I decide. When Mr Abramovich bought the club I went to him with a list and said, "I'd like you to buy him, him and him." And that is exactly what he did. I had a very clear vision in my mind of the people who I thought would fit in well with the team and Mr Abramovich relied on my judgment to identify these players. For this reason I think we will work very well together. When the transfer window closed I said thank you very much to Mr Abramovich for all the fantastic players he has bought for me to manage, and now the rest is my responsibility.
How did you persuade Gabriel Batistuta – one of the world's best strikers – to stay at Fiorentina, even when they were relegated to Serie B?
Carl Ainsley, via e-mail
It was easy because he loved Fiorentina. And the club also had enough money to keep him.
Ken Bates, Vittorio Cecchi Gori, Jesus Gil – you've been at three clubs with nutters for chairmen. Are you a glutton for punishment?
Adam Barry, via e-mail
There's a big difference between what you read about someone and the reality of the man. With these men that you have listed, all I see is three intelligent men. That is my experience with all of them on a one-on-one basis. When it comes to judging any characters I believe what I see rather than what I read.
Who is the biggest nutcase: Bates, Cecchi Gori or Gil? Any funny stories from either would be most welcome?
Steve Gould, Penrith
As I said before I don't see any of them in this way. As for stories? [Laughing] I'm afraid I forgot them all.
How bothered were you that the press and public saw you as a bit of a joke when you arrived at Chelsea?
Jonathan Harrison, via e-mail
I didn't pay any attention at the time and I don't now. My philosophy is to look forward and work. I used to read English newspapers only to try and improve my English, but then people told me that if I want to improve my English the last thing I should do is read the newspapers!
Have you learnt any good British slang?
Wayne Challinor, via e-mail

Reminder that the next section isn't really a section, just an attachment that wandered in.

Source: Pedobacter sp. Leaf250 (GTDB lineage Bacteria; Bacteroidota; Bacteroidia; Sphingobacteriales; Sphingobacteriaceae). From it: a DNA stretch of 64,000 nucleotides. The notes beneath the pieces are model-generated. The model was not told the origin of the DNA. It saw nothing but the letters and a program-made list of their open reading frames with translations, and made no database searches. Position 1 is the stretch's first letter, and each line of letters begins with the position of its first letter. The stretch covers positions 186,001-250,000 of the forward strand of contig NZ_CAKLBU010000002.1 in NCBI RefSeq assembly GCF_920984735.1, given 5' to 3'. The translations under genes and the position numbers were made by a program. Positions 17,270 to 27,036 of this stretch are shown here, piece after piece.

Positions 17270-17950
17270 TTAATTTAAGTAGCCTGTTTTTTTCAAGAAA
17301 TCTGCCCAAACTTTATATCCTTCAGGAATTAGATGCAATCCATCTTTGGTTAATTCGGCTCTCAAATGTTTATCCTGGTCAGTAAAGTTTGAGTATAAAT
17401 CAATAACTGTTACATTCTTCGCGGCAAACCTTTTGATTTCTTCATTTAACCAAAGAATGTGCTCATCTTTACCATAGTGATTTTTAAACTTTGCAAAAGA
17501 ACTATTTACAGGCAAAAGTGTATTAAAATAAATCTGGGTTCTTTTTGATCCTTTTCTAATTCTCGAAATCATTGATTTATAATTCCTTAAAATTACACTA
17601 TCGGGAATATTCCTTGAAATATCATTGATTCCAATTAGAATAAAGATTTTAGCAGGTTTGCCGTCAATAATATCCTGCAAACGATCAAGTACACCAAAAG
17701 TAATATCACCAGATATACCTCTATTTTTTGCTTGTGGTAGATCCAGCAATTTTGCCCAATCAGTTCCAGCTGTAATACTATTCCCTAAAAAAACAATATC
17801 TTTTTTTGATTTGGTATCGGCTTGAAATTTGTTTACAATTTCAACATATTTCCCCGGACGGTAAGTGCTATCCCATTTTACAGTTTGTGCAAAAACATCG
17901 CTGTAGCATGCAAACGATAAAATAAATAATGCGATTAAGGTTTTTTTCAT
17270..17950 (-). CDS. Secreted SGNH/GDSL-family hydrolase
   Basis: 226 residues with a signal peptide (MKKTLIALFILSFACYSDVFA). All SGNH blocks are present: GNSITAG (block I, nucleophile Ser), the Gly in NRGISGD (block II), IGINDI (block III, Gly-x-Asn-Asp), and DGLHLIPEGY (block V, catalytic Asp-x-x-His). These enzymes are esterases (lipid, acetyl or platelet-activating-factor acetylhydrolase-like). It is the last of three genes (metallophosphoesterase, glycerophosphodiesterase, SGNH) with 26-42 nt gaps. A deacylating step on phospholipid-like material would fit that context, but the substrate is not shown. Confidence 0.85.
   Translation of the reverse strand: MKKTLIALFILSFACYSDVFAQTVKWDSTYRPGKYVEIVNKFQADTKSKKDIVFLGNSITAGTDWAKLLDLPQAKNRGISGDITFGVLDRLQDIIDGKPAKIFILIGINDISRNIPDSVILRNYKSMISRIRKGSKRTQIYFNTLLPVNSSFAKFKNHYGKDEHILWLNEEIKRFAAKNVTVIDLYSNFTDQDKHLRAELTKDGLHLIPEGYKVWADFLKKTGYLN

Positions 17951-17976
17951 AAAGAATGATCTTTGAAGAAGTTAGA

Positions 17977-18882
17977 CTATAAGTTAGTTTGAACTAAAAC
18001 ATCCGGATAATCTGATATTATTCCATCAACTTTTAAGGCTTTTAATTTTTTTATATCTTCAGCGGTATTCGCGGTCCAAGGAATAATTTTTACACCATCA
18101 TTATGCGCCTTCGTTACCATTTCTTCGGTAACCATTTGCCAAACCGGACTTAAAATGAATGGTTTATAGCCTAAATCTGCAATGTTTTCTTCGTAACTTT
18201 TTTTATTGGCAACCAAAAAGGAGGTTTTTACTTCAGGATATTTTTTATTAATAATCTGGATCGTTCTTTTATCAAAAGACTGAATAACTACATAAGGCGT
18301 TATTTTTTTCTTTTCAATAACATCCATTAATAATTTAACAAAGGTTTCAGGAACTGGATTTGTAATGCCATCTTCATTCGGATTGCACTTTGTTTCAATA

Not really – only "F***ing hell!" When I first arrived at Chelsea, Dennis Wise was always trying to get me to say things which were bad, but I didn't fall for his tricks. I know my English was very bad when I first joined Chelsea, but it's a little better now. No?
You have a huge squad of great quality now. What is your policy with squad rotation? Surely you can't rest a striker if he's on a hot scoring streak?
Steve Hynes, Lincoln
There are so many matches in a season and the way I approach having a large squad is to be aware when certain players are looking tired. If I think a player looks tired then I will rest him. Of course, if a striker is on fire then I will stay with him while he is on top form but then maybe I will take him off in the second half or something if he is looking tired during the game.
When you have a big squad it is impossible to keep everyone happy. No one is happy when they are not playing but everybody at the club understands why some rotation takes place over the season. Everyone at Stamford Bridge wants to build the new Chelsea and accepts that they may not play every game.
How do British fans and crowds compare to those in Italy and Spain?
Darren Bodley, Goole
They all have passion, but the crowds in England are warmer. The ambience here is fantastic. There are children and women in the stadiums in England. In Italy it is more male-orientated and there is more trouble in the crowd. I cannot understand why this happens because there are fantastic people in Italy, but a small group causes problems and there is often fighting in the stands. I know this sometimes happens in the pubs around the grounds in England, but it is not as bad in this country and especially not in the stadiums.
What do you do to unwind, away from football?
Jill Eden, via e-mail